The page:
Lessons on startups, business and the world of technology–taught by the cofounder of PayPal, Peter Thiel.
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- Google makes so much money that it’s now worth three times more than every US airline combined.
- “Madness is rare in individuals— but in groups, parties, nations, and ages it is the rule.” -Nietzsche
- Dot-com mania was intense but short—18 months of insanity from September 1998 to March 2000. Paper millionaires would rack up thousand-dollar dinner bills and try to pay with shares of their startup’s stock—sometime it even worked.
- Everybody loses when the war isn’t one worth fighting.
- “Shallow men believe in luck, believe in circumstances….strong men believe in cause and effect.” -Ralph Waldo Emerson
- Venture-backed companies create 11% of all private sector jobs. They generate annual revenue equivalent to an astounding 21% of GDP. The dozen largest tech companies were all venture-backed. Together those 12 companies are worth more than $2 trillion, more than all other tech companies combined.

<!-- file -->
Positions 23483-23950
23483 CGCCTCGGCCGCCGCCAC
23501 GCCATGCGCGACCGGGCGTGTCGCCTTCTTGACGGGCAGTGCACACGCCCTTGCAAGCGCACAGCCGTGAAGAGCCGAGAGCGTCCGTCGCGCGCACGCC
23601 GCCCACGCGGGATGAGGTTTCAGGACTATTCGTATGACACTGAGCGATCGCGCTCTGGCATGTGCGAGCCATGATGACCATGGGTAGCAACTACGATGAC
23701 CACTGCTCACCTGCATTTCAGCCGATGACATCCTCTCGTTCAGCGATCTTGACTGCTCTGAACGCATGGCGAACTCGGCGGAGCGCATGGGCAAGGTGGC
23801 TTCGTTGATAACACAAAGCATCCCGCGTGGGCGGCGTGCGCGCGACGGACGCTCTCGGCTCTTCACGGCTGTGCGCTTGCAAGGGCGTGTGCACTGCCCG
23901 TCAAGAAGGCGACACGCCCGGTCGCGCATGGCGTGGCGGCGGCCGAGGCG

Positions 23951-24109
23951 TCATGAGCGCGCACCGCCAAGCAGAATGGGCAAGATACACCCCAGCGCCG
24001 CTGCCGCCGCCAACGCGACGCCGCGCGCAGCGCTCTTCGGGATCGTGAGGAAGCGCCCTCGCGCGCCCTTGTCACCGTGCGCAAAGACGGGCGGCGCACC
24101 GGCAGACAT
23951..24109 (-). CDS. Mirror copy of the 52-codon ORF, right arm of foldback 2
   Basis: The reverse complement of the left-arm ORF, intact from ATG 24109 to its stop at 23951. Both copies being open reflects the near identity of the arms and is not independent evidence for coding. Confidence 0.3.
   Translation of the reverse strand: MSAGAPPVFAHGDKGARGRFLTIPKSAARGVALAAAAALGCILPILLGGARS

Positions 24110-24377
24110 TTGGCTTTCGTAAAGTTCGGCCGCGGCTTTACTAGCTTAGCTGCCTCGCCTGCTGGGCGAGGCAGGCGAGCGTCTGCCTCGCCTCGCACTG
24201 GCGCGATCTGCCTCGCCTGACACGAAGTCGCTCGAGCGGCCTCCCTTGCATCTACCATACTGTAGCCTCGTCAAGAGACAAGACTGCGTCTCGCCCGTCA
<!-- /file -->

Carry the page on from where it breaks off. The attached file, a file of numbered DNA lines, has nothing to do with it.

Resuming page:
- A startup messed up at its foundation cannot be fixed.
- A company does better the less it pays the CEO— that’s one of the single clearest patterns I’ve noticed from investing in hundreds of startups.
- The most valuable businesses of coming decades will be built by entrepreneurs who seek to empower people rather than try to make them obsolete.
- If your product requires advertising or salespeople to sell it, it’s not good enough: technology is primarily about product development, not distribution.
- You should focus relentlessly on something you’re good at doing, but before that you must think hard about whether it will be valuable in the future.
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